At some point between 1940 and 1960, puzzle-oriented detective fiction began an inexorable shift into what has now become know as crime fiction, wherein plot machinations took a back seat and character, setting, and ambience became more prevalent. Where detective fiction was mostly interested in the fiendish puzzle, crime fiction was more about the challenge to the status quo, and the effect this has on the people involved. And Wilders Walk Away, Herbert Brean’s debut novel, might just be the perfect peak between the two, because I do not remember having read a puzzle that was so intricately invested in the status quo. What emerges is necessarily a little confused about what it wants to be.
Freelance writer Reynold Frame comes to the picturesque, perfectly preserved 17th century Vermont town of Wilders Lane looking for a photo story about lost Americana. Nothing could be simpler: take some photos of the locals and their faithfully-maintained old style houses, interview the entrenched families who trace their genealogy back two or three hundred years in the same place, and tug at a few heartstrings yearning for a simpler time. All well and good, except each chapter starts with an epigram from a Sherlock Holmes story, so you know something else is afoot.
A long history of miraculous disappearances later, and Frame is impaled on the horns of a dilemma: continue with his simple task of writing about the town, or look into the history of the Wilders and their habit of simply vanishing into thin air in impossible circumstances — from a room with only one watched exit, from a cellar with the same, from the middle of a sandy beach (complete with footprints ending in the middle of undisturbed sand for twenty feet either side). And then the disappearances start to get slightly closer to home and slightly more recent…
This is the puzzle aspect, and sets up anticipation for a classic piece of GAD invention. And, being honest — and I can see why TomCat is among those unimpressed by this — it isn’t actually that type of book at all. To get the most out of it, I would recommend going into this as a prototype for the small town thriller which made the names of modern authors like Harlan Coben and Linwood Barclay, because the foot it has so firmly placed in the crime fiction camp makes it much more successful as that kind of book.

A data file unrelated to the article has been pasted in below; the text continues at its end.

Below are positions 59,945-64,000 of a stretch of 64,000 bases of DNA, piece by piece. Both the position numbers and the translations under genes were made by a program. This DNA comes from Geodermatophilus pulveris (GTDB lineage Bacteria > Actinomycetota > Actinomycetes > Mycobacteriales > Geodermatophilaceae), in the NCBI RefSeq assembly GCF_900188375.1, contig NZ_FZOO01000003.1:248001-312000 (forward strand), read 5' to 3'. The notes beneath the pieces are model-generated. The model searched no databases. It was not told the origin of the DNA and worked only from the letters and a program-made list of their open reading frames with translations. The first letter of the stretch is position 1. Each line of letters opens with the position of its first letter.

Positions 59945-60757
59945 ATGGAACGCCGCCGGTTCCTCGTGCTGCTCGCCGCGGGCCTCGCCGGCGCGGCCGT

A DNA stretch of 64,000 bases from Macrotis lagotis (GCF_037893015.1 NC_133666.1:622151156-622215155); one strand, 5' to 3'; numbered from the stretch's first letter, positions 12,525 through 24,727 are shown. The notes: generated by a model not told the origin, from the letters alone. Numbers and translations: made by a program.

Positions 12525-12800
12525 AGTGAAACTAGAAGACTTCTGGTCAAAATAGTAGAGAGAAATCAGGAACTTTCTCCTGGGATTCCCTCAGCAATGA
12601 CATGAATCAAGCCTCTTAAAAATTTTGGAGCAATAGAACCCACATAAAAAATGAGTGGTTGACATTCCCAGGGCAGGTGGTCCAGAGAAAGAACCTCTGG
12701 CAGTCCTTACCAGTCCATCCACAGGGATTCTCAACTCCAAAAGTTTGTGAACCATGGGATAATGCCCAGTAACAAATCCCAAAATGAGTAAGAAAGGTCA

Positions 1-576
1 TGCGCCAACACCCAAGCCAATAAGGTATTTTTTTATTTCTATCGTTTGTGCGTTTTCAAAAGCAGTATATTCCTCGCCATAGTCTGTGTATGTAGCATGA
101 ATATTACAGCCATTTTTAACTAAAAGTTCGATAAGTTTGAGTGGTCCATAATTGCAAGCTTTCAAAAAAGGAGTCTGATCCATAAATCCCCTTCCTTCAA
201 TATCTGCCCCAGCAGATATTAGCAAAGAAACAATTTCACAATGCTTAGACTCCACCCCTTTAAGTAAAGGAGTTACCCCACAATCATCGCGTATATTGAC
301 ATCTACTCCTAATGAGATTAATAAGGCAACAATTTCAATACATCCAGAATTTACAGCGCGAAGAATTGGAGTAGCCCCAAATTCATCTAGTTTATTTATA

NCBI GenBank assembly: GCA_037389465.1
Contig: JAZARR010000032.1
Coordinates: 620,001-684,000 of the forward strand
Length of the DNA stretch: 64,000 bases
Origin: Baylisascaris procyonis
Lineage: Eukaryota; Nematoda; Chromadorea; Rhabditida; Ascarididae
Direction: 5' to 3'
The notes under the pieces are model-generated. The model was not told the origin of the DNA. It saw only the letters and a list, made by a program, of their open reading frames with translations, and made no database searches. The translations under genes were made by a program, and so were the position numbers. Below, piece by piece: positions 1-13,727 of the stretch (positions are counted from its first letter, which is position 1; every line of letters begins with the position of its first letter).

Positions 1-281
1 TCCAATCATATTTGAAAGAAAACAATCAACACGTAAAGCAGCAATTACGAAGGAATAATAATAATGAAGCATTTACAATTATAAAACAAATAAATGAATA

Frame proves remarkably adept at untangling the skein which has so enraptured the small-mindedness of the people in the town, but there’s very little here that qualifies as detection or clues. Even come the end, when he sits down and outlines how he put it all together, there’s really nothing conclusive…more just a sense of how something might have been that happens to be correct. He resolves all but one of the disappearances in the same way, and while I’m quite a fan of the seemingly-incomprehensible being revealed as commonplace, your mileage may vary (that beach disappearance, for one, is going to irritate a lot of people). The storeroom vanishing and the nature of the discovery is nicely handled, but if you’re hoping for Hake Talbot levels of ingenuity you’re going to come away clutching at Rake Turbot instead.
It is beautifully written, however:
He made two stiffish drinks and they sipped them, sitting before the fire she had lighted. Rain still slashed at the windows, but within, the drinks and the fire made a warm, bright island in the dark sea of fear and death which pressed around them.
I consider myself fortunate that I realised the GAD failings in this early and was able to adjust my expectations. The implied Sherlockiana is both a complete blind and rather spot on: there’s nothing here like the level of rigour the Holmes canon has become known for, but equally a lot of those stories relied on ridiculous jumps and nonsense logic to force a conclusion (you may disagree; fight me…) and this is what we get here. It is grade A nonsense having a grand ol’ time, and as such good fun if you’re not looking for a detective classic. The layering of separate plots is very classical, no doubt, but the rest is a step into modernity that many people won’t be expecting or, perhaps more fairly, aren’t looking for in this sort of undertaking. I loved its straddling of conventions and expectations, though, and actually quite enjoyed being underwhelmed as a result, if that makes sense (and it’s still true even if it doesn’t). Caveat emptor, however.
Curtis Evans @ The Passing Tramp: Though it falls short of the great masterpieces of classic miracle crime fiction, Wilders is a good mystery tale, blending the small town New England atmosphere of Ellery Queen’s Wrightsville novels with the antiquarianism and miracle problems with which John Dickson Carr is so strongly associated (scattered throughout Wilders there are even footnotes, reminiscent of earlier Carr novels like The Crooked Hinge and The Reader Is Warned).